Transatlantic Railroad were some kind of an amalgamation of all the good, heard in the music of the local scene ... and wider. The set opens with the musical omnibus Camp Towanga, sounding like Moby Grape fronted by Greg Allman, along with his Hammond organ, with Peter Green steppin' in for a guitar solo during the '50s ballad-like middle eight, and it's followed with another Southern-jam, Fred Chicken Blues reminding of the Statesboro one.

Tahoma Street Song, recalls Quicksilver's best moments, Elephant is a quirky, Door-opening psych, with a 10 minute-looooong jam, Old English 800 is a very un-English "spoonful" of blues, their single's b-side Irahs explores the C&W segment of the American tradition (think Moby Grape's It's No Use) and, along these '67/'68 recordings, as a bonus, you get one of the 1966 efforts from their early 'Brummels-like phase, called Good Times, that could've easily pass as an unreleased studio track by the mentioned fellow S.F.folk rockers


Tracks
1.Camp Towanga - 3:17
2.Fred Chicken Blues - 3:29
3.Tehama Street Song - 7:33
4.Elephant - 12:16
5.Old English 800 - 5:54
6.Irahs (Kent Housman) - 2:36
7.Good Times (Kent Housman) - 2:46
All Words by Kent Housman, Music by Transatlantic Railroad except where noted

Transatlantic Railroad
*Kent Housman - Rhythm Guitar, Lead Vocals
*Stephen Meyers - Lead Guitar
*Jamie Kindt - Bass, Vocals
*Ron Vanbianchi - Drums, Vocals
*Geoff Mayer - Organ

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Friday, April 18, 2014

Tennessee River Crooks - Tennessee River Crooks (1976 us, awesome southern rock)



In 1970, Jimmy Stewart and Larry Farrar (childhood friends) were playing in a band called Rat Salad, and was approached by Mike Hendrix about joining with some friends of his to play. From this meeting the band Hit and Run was formed with Jimmy, Larry, Henry Kelley, Mike Hendrix, Pat Michaels, and Bill Clayton. Their intent from the formation of this band was to play their own original music and Jimmy and Mike began writing separately and bringing their own music into the mix.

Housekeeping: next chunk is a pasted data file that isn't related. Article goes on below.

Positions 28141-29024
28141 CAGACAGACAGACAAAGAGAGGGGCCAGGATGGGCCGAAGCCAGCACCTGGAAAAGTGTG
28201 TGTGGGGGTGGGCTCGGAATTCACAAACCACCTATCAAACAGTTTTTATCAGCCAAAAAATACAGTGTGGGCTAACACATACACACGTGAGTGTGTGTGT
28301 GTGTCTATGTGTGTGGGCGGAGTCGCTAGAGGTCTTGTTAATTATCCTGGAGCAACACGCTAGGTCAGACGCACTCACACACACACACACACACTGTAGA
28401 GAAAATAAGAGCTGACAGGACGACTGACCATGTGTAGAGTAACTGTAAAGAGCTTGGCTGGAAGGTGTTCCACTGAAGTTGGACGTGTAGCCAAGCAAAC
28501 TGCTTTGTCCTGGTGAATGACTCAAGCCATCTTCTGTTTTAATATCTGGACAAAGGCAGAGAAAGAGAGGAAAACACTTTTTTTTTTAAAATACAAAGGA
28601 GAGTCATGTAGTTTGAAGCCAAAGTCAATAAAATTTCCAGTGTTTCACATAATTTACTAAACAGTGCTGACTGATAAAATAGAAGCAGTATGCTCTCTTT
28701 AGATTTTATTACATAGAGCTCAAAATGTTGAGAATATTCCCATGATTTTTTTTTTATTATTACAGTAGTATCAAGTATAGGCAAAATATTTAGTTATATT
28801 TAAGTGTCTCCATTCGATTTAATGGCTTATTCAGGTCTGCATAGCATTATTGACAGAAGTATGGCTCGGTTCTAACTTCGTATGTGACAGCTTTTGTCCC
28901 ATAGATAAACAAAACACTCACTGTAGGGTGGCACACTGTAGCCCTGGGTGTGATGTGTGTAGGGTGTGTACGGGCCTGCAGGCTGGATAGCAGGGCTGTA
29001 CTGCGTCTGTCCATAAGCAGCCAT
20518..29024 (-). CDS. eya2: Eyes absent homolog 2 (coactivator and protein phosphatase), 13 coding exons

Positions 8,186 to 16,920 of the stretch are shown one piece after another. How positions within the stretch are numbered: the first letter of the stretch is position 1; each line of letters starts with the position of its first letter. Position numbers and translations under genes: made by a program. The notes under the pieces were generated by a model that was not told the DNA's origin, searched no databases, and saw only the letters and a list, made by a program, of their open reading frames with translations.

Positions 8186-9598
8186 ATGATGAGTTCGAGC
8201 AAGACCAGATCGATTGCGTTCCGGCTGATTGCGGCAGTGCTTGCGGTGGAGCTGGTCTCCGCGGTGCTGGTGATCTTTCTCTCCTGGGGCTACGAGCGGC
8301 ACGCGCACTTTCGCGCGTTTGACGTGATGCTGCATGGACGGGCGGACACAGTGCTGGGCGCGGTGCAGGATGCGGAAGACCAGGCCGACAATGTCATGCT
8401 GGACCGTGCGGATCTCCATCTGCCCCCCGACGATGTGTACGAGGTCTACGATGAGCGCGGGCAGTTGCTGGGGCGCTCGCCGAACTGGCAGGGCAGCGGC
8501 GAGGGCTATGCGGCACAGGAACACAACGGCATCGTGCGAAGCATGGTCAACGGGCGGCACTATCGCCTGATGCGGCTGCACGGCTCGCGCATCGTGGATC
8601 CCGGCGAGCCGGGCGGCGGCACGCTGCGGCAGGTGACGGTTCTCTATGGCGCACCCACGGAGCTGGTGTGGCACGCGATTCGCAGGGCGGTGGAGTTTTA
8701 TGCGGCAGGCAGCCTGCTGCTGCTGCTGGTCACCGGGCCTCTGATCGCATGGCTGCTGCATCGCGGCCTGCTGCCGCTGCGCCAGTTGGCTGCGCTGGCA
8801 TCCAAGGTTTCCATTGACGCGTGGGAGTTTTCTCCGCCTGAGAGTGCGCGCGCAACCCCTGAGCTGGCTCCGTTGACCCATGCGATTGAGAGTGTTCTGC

Not long afterwards, Larry Farrar left the band to take a full time job and Ronny Waters then joined the band. After a short period of time, Pat Michaels and Bill Clayton, who was a vocalist for Hit and Run, left to pursue a solo career. Rickey Stewart then joined his brother in the band to play drums. The lineup in 1973 consisted of Jimmy Stewart on bass and lead vocals, Rickey Stewart on drums, and Ronny Waters and Mike Hendrix on lead guitars. It was during this period that the band changed their name from Hit and Run to Tennessee River Crooks and the band was based primarily out of Paris, Tennessee. 

The name Tennessee River Crooks was suggested by a friend of the band by the name of Jerry Crouch who worked the door for the band at various gigs. He always kept the money from the door in a Tennessee River Crooks cigar box, which was a cigar company based in Tennessee. In 1975, Larry Farrar rejoined the band and they started working on their first album, which was recorded between June and October of 1976. Mike Hendrix, who had left the band for a short period in 1975, came back and played on some of the cuts he had written. 

The album was recorded in Puryear, Tennessee, just a few miles north of Paris, Tennessee and was released in March of 1977 on an independent label called Sound Farm which was also the name of the studio where the album was recorded. In May of 1977, the band lost a dear friend and integral part of the band, when Ronny Waters was killed in New Johnsonville, Tennessee. 
by Jacques Dersigny and Luc Brunot


Tracks
1. Waiting For A Better Day - 3:57
2. Song Of David - 3:59
3. Farmin' Man - 5:34
4. We Are All Brothers - 5:34
5. White Lightning (Mike Hendrix) - 3:47
6. Old Music - 3:56
7. Tennessee Land (Mike Hendrix) - 5:45
8. Life On The Road - 4:16
9. Hot Busch - 3:13
All songs by Jimmy Stewart except where noted

Tennessee River Crooks
Ronnie Waters - Guitar, Vocals
Larry Farrar - Guitar
Jimmy Stewart - Lead Vocals, Bass
Ricky Stewart - Drums, Vocals
with
Dianne Davidson, Honey Combs, Mike Hendrix - Vocals